}

Tuesday, January 27, 2009

In the Beginning: The Hunt

For about a month, Mr. Jessebel and I have been in the market for an SLR. We want to take some pretty pictures on our honeymoon, so our little point-and-shoot just won't do. We've always known that SLRs were expensive but Mr. Jessebel didn't realize just how much until the search. Upon his discovery, I reminded the man his appalled response to the rates garnered during our hunt for a photographer. Silence.

The importance of photography needs no explanation. It has come a long way from the drab that haunts our parents' albums. Today, wedding photography is fresh, vibrant, and modern and comes in a variety of styles that are unique to the person at the helm.

It can also cost a pretty penny.


The source of many wedding Os Jose Villa.

I DIE.


This caused a riff between the Jessebels. The man has always been money-conscientious. He likes having a cushion - a really plush one - just in case. I like to live for the day...to a certain degree. When I first started researching photographers, their rates took me aback. In hindsight, I wouldn't say that $4000 is really high but when you go by the random charts provided by the Knot ($1,200 for a $20,000 wedding) it seems pretty steep.

Mr. Jessebel was appalled by anything over $2500. See our differences.


After doing research, I found it quite difficult to locate anyone who fit the bill for both of us, literally. Mr. Jessebel and I argued about it for about 2 months and it seemed we weren't going to see eye to eye on this topic until randomness, once again, made an appearance. A gorgeous knottie bio, and perusing my local Knot Board lead me to our savior - Sarah K. Chen.


It was very apparent from her bio that not only did she have a good eye but also had impeccable taste. My interest was piqued upon discovering she was a budding photographer, so I check out her website. Before getting my hopes up, I contacted Sarah to find out her rates. I was very pleased to discover that they were doable. The other hurdle, besides making sure we were compatible and viewing her portfolio, was hoping that the man was sold. Luckily, he was. We booked her...the first and only photographer we met and locked in her rate at the time. This all took place in December 2007 for our wedding in May 2009. Yes, we were really early but I knew she had some major talent bubbling so it was only a matter of time before her popularity skyrocketed. I'm proud to say I was so not wrong.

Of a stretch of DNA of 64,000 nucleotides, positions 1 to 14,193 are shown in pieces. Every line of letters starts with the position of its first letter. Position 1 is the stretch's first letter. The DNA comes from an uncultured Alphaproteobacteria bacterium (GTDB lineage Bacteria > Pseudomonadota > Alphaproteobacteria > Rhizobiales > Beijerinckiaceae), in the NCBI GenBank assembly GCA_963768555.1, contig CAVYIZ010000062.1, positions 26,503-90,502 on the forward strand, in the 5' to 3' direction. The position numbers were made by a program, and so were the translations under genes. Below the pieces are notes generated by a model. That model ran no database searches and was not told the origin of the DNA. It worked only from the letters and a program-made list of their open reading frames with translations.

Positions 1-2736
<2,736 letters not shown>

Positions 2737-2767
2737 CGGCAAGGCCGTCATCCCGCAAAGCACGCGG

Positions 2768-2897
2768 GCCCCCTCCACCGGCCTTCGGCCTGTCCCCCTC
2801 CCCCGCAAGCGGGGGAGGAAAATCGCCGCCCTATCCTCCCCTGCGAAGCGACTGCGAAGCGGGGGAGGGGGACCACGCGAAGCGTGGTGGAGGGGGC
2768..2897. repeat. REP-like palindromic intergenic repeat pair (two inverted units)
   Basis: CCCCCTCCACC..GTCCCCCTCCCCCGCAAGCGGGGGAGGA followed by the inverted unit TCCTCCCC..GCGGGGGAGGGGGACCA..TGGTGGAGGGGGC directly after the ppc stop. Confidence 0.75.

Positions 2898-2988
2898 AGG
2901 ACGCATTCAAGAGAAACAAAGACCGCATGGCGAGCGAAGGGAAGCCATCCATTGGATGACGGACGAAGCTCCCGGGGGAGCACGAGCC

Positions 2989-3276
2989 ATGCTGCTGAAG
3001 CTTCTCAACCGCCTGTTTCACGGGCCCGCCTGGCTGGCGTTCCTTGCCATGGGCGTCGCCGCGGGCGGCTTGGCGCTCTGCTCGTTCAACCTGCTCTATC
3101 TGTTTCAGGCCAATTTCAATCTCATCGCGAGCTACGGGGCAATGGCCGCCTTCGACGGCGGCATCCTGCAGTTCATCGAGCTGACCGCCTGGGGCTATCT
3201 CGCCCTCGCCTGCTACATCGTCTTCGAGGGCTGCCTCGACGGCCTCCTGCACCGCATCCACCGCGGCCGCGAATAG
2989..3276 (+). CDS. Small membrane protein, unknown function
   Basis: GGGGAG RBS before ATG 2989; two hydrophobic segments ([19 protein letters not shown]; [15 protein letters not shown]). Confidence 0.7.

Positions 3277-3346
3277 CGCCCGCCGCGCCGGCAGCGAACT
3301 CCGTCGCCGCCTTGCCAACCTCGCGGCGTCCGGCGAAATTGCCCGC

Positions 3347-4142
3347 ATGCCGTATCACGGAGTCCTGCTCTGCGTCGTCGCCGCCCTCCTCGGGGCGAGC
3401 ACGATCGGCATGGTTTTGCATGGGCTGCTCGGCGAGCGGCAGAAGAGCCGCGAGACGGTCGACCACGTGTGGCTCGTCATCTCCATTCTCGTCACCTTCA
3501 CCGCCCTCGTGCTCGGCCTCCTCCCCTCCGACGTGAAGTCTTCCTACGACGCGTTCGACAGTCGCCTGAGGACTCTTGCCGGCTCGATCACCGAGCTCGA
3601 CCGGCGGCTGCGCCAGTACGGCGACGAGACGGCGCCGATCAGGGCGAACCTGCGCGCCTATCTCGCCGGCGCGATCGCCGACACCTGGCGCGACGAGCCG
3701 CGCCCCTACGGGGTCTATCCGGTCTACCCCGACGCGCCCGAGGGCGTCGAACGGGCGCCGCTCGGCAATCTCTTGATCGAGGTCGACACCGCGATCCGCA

I'm gonna go there [sic] and say that with the exception of venue and food, photography is about the only item in the wedding budget whose high price tag makes sense. Yeah, I said it. Why? Because of the equipment. The camera, lenses (which can cost more than the former), the computer actions - it all adds up. Talent is just one (although a major) part. Another thing about lenses, the results from different types is vast, think about it. Those different effects in those pictures adds up. Our own photographer revealed in our first meeting that she had to sell her wedding dress in order to get into the business. Crazy, but the results more than made-up for it.

Last 4 images all courtesy of Sarah K. Chen.


Believe it or not, Mr. Jessebel was not all that happy about spending $2500 but now his tune has changed.

Gotta love a man who can admit when he's wrong...or at least allude to it.

Thursday, January 22, 2009

Brain Cramp: Wedding Style

Picking the colors and style of the wedding can be kind of daunting not just because an array of choices, but the presence of limitations. I wanted something romantic and organic but not overtly girly. Mr. Jessebel doesn't necessarily care about the minute details of the wedding, however, he didn't want me to get crazy with things that he views as too feminine (read: pink here, there, and everywhere). Lucky for him, that's not how I roll. There is nothing sadder that seeing a wedding that clearly was one-sided in style. Between that request, the volume of prettiness available on the net (The Cherry Blossom Girl is my daily addiction), and the venue (that pesky thing) it's been kind of difficult to pin down the style. Afterall, you only get married once...

This oldie but goodie from Snippet and Ink helped me narrow the down the look and feel that we are going for - to a certain extant. I am prone to fickleness, 'ya know.

1. What season is it?
-Late Spring, early summer in May

2. What is the mood of the event? Is it formal, casual, or something in between? Is it grand or intimate? Sophisticated? Playful?
-Casually formal. Intimate. Whimsical sophistication. (Not going to lie about that last one, I'm simultaneously rolling my eyes and laughing at myself right now. All I need is the blue book.)

3. What is the location? Inside or out-of-doors? How can I play up regional/local elements? Does the architecture/scenery inspire me?
-Country Club located in the clean, crisp air of a fertile region. Ceremony is outdoors - open, clean. *Rewind* Chances are high that the ceremony will be moved to a church. Reception indoors - romantic but imposing in some areas. Will attempt to bring the outdoors inside but also bring some familiarity to the venue.

4. What single element can tie everything together? Is it a theme? A certain flower or fruit?
-Color Palette: Main color - Bluish Grey, accents - pinks and purples in floral, brown in branches and possibly centerpiece vessels.
Theme: Wedding. Tee hee.

5. How can I stretch this idea? What is unexpected but fits perfectly with all the other aspects?
-branches, candles, glass, updated family traditions, blah, blah.

My answers may not sound like I'm very engaged but the questions really helped in narrowing down what to focus on, or, really what to ignore.

Snippet and Ink is ubiquitous for it's inspiration boards. The boards are gorgeous and can be extremely helpful when trying to figure out the style or tone of the wedding. Watch out though, looking at too many boards can easily confuse the indecisive bride so tread lightly. Sadly, I am a lazy bride who is not really interested in creating her own board so a list of my favorites will just have to do.

Board #295: Delicious pops of color.


Board #258: Love the unexpected warmth.


Board #333: I adore this board but me thinks the man would not approve.
All inspiration boards created by Snippet & Ink; original sources available respective links

Le sigh.

Tuesday, January 20, 2009

Air